From literature (academic articles, reports, textbooks etc.), I observed how distortions of present realities, truth and history are justified. Recently, I read about how a young student in the United States, observed in a geography textbook that had a chapter on slave trade and immigration, the textbook identified that “the Atlantic Slave Trade between 1500s and 1800s brought millions of workers from Africa to the southern United States to work on agricultural plantations”. This is a biased history education, it is obvious that they were forcefully brought as ‘slaves’ and not ‘workers’.
This writing has made me reflect on how I have been coerced to accept my ‘identity’ and conceptions of Race and Ethnicity. While I was in Amsterdam, I walked into a grocery store to get some food items. As I got into the store, I noticed that the storekeeper started trailing me even with the presence of CCTV cameras. I felt really sad, because the storekeeper might have thought that I was going to steal or lift items. I asked myself, why? I responded, because I am perceived as ‘black’, and the society I find myself sees me that way too. It was even more shocking to me when I unconsciously began losing trust and having fear of others labelled as ‘blacks’, and how I willingly wanted to be associated with people labelled as ‘whites’.
From the above reflection, I discovered that I have been consciously trained through socialization, schooling and education to accept my identity. People of my color are referred to as ‘Blacks’; and primarily through training, I have realized that the color ‘black’ has characteristics associated with evil and negative connotations, such as death, disease, ugly, fear, poverty and darkness. While, the ‘foreigners’ are referred to as ‘Whites’, the color which is primarily associated with good and positive connotations. However, judging from history, I think the reverse should have been the case. Researching through the Nigerian cultures, I am yet to find a Nigerian culture where ‘black’ has positive connotations. I recently spoke to a friend from the Kpelle tribal group in Liberia about these issues and I asked if there was any culture in Liberia where ‘black’ signifies anything good or positive, he replied that there was none that he knows of. I further asked what ‘white’ symbolizes in his culture. He responded that ‘white’ represents love, purity, warmth and reception in his culture.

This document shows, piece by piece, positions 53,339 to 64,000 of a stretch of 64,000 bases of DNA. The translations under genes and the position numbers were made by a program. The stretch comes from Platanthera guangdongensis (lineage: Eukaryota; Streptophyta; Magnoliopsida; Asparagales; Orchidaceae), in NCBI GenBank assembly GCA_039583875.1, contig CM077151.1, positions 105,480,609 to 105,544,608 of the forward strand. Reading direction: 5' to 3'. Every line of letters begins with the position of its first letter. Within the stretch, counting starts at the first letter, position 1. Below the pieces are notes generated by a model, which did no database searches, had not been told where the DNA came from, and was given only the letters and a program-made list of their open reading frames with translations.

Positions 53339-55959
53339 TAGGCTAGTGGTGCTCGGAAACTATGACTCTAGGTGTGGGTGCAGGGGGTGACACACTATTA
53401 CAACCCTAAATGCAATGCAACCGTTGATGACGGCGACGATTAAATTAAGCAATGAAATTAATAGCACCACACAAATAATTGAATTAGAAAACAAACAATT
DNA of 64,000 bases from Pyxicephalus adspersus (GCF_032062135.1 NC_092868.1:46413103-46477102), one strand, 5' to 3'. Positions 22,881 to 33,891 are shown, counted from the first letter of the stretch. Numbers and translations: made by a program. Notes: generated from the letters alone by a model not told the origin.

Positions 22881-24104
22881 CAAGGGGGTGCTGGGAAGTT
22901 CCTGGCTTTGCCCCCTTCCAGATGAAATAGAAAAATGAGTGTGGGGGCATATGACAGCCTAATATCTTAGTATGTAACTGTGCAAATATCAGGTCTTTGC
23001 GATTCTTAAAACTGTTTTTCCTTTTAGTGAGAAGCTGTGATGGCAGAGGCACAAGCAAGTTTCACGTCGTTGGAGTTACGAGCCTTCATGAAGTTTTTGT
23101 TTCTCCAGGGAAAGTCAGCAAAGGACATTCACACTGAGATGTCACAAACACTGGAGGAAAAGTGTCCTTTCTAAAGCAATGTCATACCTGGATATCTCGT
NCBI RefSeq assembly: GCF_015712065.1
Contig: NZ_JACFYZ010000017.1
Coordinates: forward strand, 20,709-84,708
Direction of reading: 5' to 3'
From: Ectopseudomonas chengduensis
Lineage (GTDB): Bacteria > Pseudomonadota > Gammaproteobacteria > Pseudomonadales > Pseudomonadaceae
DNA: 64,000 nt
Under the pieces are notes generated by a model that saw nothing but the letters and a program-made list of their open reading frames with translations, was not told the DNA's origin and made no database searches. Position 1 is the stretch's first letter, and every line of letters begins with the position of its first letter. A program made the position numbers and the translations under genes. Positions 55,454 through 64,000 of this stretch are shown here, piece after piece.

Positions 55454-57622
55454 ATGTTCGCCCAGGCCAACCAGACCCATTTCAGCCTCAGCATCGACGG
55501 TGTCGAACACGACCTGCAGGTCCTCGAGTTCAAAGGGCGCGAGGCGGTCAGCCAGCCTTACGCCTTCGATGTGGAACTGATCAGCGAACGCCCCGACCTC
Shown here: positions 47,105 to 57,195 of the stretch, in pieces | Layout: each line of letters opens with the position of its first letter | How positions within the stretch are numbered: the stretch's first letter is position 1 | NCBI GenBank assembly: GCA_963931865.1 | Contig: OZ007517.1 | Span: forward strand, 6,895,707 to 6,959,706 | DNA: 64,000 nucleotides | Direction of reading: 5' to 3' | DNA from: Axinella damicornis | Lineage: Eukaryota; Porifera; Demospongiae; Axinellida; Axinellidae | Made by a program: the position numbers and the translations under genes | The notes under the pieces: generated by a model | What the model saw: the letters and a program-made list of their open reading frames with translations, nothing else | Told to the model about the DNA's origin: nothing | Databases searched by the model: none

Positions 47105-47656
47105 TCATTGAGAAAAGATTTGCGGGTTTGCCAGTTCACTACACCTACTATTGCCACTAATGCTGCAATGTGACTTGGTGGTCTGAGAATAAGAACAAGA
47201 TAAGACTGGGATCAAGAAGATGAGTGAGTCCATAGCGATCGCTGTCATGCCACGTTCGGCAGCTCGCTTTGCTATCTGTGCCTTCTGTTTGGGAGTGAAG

Looking forward, I believe that the issues of Race and Ethnicity will continue except we critically question systems and institutions that promote stereotyping, conceptualization and definitional identities, and what prompts external interests. Furthermore, the truth should be told as it is, this will generate the processes to real freedom, equity, and then we can have a future with fewer challenges on Race and Ethnicity.